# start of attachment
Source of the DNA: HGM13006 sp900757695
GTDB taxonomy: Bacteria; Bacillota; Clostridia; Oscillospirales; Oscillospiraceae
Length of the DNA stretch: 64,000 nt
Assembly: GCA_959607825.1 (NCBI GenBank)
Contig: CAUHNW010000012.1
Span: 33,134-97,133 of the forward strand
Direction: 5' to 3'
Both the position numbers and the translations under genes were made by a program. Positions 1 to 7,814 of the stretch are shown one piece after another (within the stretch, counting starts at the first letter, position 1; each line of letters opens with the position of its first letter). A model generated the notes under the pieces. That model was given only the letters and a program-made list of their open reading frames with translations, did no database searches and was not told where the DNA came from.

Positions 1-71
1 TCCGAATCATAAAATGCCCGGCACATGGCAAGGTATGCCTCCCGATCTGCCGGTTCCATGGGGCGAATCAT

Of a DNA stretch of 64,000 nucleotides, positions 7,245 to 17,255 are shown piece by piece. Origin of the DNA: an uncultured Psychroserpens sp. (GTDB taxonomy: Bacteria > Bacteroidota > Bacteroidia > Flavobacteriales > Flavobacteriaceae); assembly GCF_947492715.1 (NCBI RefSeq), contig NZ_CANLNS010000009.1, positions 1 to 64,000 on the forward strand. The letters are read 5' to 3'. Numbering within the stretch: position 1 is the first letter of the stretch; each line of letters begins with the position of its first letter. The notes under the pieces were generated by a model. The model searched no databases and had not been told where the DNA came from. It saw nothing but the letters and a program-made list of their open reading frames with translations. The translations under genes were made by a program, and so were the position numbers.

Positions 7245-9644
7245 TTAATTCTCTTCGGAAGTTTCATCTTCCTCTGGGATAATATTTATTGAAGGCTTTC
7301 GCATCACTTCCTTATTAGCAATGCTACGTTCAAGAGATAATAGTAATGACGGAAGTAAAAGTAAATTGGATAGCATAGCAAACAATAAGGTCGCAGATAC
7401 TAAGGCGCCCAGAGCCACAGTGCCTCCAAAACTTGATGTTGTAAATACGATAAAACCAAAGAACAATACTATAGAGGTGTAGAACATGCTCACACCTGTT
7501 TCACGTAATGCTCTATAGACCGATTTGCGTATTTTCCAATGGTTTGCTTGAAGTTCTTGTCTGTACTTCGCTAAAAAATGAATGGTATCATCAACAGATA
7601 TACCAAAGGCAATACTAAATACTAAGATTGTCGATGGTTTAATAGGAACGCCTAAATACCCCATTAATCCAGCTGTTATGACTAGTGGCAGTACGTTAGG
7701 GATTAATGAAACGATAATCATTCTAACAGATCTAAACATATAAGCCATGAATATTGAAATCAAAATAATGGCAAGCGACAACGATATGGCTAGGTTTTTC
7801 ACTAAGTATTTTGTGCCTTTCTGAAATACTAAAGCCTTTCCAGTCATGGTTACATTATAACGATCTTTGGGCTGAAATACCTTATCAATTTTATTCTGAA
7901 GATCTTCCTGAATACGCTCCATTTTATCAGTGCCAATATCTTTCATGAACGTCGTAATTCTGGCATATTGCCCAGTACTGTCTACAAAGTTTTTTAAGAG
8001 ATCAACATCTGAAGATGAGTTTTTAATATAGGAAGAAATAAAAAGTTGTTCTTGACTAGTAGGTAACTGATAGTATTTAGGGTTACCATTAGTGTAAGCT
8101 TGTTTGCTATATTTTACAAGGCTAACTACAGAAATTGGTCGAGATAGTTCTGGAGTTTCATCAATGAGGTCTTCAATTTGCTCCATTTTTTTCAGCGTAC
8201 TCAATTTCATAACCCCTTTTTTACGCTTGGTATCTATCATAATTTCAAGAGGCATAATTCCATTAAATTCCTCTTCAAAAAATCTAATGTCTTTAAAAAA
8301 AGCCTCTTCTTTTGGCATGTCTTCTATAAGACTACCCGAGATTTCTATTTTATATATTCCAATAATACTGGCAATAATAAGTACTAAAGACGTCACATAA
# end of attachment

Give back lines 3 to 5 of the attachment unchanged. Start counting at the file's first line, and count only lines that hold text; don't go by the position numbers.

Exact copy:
Length of the DNA stretch: 64,000 nt
Assembly: GCA_959607825.1 (NCBI GenBank)
Contig: CAUHNW010000012.1